That reply became a question at the Republican debate on Saturday. “You said of President Obama, quote, ‘He’s always pitting people against each other,’ ” ABC moderator David Muir asked, noting that President George W. Bush had similarly visited a mosque. “So I’m curious,” Muir continued, “how are the two visits different, and would you visit a mosque as president?”
“I would,” Rubio replied. “But that’s not — my problem with what he did is he continues to put out this fiction that there’s widespread systematic discrimination against Muslim Americans.”
Whether or not there exists “widespread” and “systematic” discrimination against Muslim Americans is tricky to assess, given that those adjectives are somewhat subjective. But it’s clear that 1) most Americans think that discrimination against Muslims exists and 2) Republicans are less likely to think that.
Last December, following Donald Trump’s announcement that he wanted to bar Muslims from entering the United States, The Post and ABC News asked Americans whether or not they thought Muslims in the United States experienced discrimination based on their religion. Seventy-three percent of Americans did, with 59 percent saying that the discrimination was unjustified.
Among Republicans, though, more than a third thought Muslims experienced no discrimination — and a third of those who thought that they did thought it was justified. (By contrast, 83 percent of Democrats thought Muslims experienced discrimination.)
Last month, Pew Research surveyed Americans to try and determine how they felt about the patriotism of American Muslims. Sixty-three percent of Republicans said that about half or more of Muslims in the country were “anti-American” — up from 47 percent in 2002. The number of Democrats saying that remained about the same over the last 14 years.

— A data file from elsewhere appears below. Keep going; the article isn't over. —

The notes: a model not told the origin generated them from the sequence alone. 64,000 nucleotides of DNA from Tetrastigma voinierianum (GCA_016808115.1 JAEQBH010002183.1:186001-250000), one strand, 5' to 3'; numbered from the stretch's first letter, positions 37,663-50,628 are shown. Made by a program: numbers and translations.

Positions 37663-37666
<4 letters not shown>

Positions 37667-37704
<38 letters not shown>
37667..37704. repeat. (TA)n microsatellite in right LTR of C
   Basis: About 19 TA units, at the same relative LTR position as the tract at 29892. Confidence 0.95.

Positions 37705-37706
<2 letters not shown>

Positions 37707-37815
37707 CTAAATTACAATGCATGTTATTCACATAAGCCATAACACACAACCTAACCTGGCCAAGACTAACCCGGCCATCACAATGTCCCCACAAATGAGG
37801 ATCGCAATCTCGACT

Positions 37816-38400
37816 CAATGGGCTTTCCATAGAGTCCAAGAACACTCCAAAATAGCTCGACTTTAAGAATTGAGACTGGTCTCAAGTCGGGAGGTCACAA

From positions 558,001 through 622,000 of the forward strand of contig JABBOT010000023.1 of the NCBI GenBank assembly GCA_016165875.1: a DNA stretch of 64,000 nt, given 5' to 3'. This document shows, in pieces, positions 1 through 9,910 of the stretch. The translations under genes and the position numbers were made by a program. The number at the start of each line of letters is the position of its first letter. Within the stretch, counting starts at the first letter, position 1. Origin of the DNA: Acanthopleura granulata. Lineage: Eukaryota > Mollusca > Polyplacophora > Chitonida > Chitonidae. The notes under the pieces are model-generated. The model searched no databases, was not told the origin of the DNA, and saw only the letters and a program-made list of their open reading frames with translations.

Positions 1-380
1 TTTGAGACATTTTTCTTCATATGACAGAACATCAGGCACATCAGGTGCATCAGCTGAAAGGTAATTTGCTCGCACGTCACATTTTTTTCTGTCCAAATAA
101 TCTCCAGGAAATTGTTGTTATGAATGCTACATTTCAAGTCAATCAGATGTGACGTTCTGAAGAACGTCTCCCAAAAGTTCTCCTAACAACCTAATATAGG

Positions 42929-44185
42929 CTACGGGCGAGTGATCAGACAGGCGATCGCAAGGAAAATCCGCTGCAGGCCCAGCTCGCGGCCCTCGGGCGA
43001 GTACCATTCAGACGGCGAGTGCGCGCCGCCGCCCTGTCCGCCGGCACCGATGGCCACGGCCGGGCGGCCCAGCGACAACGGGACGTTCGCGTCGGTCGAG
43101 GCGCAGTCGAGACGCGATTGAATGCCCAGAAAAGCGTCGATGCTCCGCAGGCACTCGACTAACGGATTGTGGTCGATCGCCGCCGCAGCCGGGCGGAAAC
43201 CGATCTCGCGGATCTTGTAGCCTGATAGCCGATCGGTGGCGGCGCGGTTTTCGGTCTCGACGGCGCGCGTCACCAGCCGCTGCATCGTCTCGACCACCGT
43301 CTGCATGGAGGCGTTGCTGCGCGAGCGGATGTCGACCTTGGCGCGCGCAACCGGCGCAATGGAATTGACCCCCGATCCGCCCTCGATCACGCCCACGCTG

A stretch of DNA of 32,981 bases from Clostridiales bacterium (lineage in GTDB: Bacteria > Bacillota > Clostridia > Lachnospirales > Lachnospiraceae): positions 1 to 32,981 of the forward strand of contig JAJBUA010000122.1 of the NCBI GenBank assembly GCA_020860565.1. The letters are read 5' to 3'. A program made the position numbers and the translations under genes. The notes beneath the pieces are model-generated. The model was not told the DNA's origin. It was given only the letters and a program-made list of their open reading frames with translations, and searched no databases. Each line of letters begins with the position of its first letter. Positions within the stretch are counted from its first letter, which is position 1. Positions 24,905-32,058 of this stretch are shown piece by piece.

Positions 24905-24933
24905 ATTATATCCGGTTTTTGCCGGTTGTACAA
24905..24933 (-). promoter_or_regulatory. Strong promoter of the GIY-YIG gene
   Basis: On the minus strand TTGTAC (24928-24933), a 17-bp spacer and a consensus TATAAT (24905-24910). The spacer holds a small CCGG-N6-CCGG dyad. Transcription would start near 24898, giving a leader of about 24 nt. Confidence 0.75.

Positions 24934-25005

There’s a more concrete way of looking at discrimination against Muslims. The FBI keeps records on hate crimes in the United States, the most recent year of data being 2014. In 2014, there were 1,140 victims of hate crimes based on religion. Of that total, the majority were targeted for being Jewish. The next most commonly targeted religion? Muslims.
Compared to the density of the religions in the population (as measured by Pew), both Jewish and Muslim Americans are targeted disproportionately.
It’s worth noting that 6.1 percent of the religious hate crimes in 2014 targeted Catholics, a group that is about a fifth of the population. Rubio isolated one instance of Catholics feeling oppressed during the debate.
“I do believe it is important also to recognize, you want to talk about religious discrimination in America,” Rubio said. “Well, I don’t think Barack Obama is being sued by any Islamic groups, but he is being sued by the Little Sisters of the Poor. We are facing in this country Christian groups and groups that hold traditional values who feel and in fact are being discriminated against by the laws of this country that try to force them to vie to violate their conscience.”
In 2014, 70 Catholics were targeted for hate crimes, of some 64 million Americans. That same year, 184 of America's 3 million Muslims were similarly targeted.
Is this “widespread,” “systematic” discrimination — if that was President Obama’s point? The voters will end up providing the answer to that question.